In the extreme case in which long-term interest rates would be determined by the balance between investments and savings at the global level because of full capital market integration (again a situation still quite far from today’s), it is conceivable that domestic monetary policy could lose some of its influence over long-term interest rates (especially if central banks do not want to use unconventional monetary tools in normal times). However, it would not mean that domestic central banks would lose their ability to control inflation. As highlighted by Yellen (2006) and Mishkin (2008), even if financial globalisation could reduce the role of the long-term interest rate channel, it increases at the same time the role of the exchange rate as a transmission mechanism. The disappearance of capital controls and the reduction in the portfolio home bias in many advanced countries already mean that financial markets are much more integrated than a few decades ago and that the demand for domestic and foreign assets is more sensitive to differences in interest rates, thus enhancing the influence of monetary policy on the exchange rate. Furthermore, in the medium term, deflation or even lower inflation abroad than at home should also lead mechanically to an appreciation of foreign currency relative to domestic currency, which should also limit the direct effect of globalisation through lower import prices. In theory, a flexible exchange rate regime should therefore shield a country’s monetary policy from the main effects of financial and trade integration.
These arguments are similar to the classic textbook open-economy policy trilemma formalised by Obstfeld and Taylor (1997). In the absence of capital controls, only flexible exchange rates allow central banks to conduct an autonomous monetary policy and therefore to have some control over domestic inflation and output. Rey (2015) recently challenged this view, arguing that in practice the global financial cycle has transformed the trilemma into a dilemma and that independent monetary policies are possible if and only if the capital account is managed. Empirically, anecdotal evidence from emerging markets when the Federal Reserve started tapering in 2013 and recent studies (Chung et al, 2015) suggest that domestic financial conditions and credit developments in peripheral economies are influenced by conditions in the world’s main financial centres.
However, as argued by Georgiadis and Mehl (2015), even if the global financial cycle reduces the effectiveness of domestic monetary policy, another feature of global financial integration has the opposite effect and increases its effectiveness. Economies maintaining large foreign asset positions experience large valuation effects on their external balance sheets in response to exchange rate movements triggered by monetary policy measures. Given that these valuation effects can only take place if the exchange rate is truly flexible, adopting a flexible exchange rate regime remains critical for monetary policy autonomy under capital mobility and in the presence of global financial cycles.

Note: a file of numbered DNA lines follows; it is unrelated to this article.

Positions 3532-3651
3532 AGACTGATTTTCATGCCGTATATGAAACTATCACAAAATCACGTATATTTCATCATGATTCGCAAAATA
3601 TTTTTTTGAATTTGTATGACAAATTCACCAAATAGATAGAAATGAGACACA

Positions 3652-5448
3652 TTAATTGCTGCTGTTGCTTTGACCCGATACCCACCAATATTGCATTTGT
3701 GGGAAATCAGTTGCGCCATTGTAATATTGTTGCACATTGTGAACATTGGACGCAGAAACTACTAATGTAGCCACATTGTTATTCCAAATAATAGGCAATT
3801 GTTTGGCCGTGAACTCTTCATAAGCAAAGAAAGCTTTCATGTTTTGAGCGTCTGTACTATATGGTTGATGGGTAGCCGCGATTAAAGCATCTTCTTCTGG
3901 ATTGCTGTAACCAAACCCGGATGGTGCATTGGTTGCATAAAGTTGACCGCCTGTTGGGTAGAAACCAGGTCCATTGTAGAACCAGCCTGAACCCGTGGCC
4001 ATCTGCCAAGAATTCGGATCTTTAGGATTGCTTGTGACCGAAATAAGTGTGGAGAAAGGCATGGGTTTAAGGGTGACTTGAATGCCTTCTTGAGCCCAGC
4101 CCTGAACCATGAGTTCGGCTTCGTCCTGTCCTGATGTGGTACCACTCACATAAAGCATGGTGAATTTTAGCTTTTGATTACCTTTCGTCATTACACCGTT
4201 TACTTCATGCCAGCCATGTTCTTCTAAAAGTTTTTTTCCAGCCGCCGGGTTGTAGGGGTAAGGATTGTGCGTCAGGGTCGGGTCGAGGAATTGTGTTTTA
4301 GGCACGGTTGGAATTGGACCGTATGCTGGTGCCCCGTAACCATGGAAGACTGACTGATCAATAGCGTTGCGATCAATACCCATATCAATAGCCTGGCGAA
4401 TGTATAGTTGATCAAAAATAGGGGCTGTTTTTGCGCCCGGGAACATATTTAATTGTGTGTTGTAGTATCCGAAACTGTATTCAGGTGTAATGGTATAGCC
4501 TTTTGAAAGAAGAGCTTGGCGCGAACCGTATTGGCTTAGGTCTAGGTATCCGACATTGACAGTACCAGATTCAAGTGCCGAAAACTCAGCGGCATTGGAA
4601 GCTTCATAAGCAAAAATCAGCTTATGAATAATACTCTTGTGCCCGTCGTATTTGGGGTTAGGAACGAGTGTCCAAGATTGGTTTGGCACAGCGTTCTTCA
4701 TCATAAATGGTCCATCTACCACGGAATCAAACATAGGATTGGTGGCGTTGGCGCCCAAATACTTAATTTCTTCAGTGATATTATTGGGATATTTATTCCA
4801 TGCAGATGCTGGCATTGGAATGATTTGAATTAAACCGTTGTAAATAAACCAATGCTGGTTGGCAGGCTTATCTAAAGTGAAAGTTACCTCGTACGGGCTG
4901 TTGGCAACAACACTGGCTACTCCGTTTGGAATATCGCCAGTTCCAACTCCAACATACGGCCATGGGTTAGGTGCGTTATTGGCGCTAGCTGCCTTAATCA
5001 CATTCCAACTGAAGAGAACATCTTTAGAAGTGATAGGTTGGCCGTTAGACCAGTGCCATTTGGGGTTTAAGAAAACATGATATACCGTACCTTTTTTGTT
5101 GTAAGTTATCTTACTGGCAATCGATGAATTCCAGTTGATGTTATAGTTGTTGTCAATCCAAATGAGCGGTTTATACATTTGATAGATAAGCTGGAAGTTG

Overall, the relative importance of these two opposing effects on the effectiveness of monetary policy depends mainly on the size and the depth of domestic financial markets and on domestic financial regulation and macroprudential policies. Therefore, small open emerging economies, with underdeveloped financial markets, weaker macro and micro financial supervision and regulation, and sticky exchange rates, might see the effectiveness of their monetary policy reduced by global financial integration if they do not adopt the right policies. However, large economies such as the euro area or the US, with deep and liquid financial markets, more developed financial policies, and flexible exchange rates should not be too vulnerable to external financial cycles, and the ability of their central banks’ to control inflation should not be much affected.
There are some good reasons to believe that globalisation can change inflation dynamics. More integration in goods markets means that imported goods with fluctuating prices have more influence over the price level, as is most evident with oil and food, as well as with tradeables produced domestically. Deeper integration of labour markets can affect the local workers’ wage-bargaining power, while deeper financial integration has an influence on long-term interest rates. All three effects could not only influence inflation rates but also affect in one way or another the transmission mechanism of monetary policy.
All three effects render the work of central banks in achieving their inflation target more difficult. However, powerful counter-forces are also at play. Deeper financial integration not only affects long-term interest rates but also increases the role of the exchange rate, and can thereby increase the effectiveness of monetary policy. Labour market integration is unlikely to be a strong and important element in today’s world of managed borders. Trade integration only affects a limited part of the basket of goods and services that are consumed. from tradeable goods can be offset by higher inflation rates for purely domestic goods.
In an increasingly integrated world, central banks need to take into account global economic developments and their spillovers onto the domestic economy. But through their control over short-term nominal interest rates and through their ability to affect long-term interest rates directly through asset purchases, central banks have powerful instruments to steer financial conditions that affect demand and inflation. Finally, as has been forcefully argued by Trichet (2008), a medium-term orientation of monetary policy reduces the need for the central bank to react to short-term variations in inflation rates that arise from external price shocks.
A more serious problem for monetary policy than globalisation is the constraint resulting from the zero lower bound. Once the short-term nominal interest rate has fallen to zero, financial conditions can be negatively affected by a temporary drop in inflation over which the central bank has no control – and such drops in inflation can result from global demand and supply shocks. And while we argue in favour of unconventional monetary policy such as asset purchases, the ability of the ECB to meet its inflation goal would be facilitated by greater support from other euro-area policies.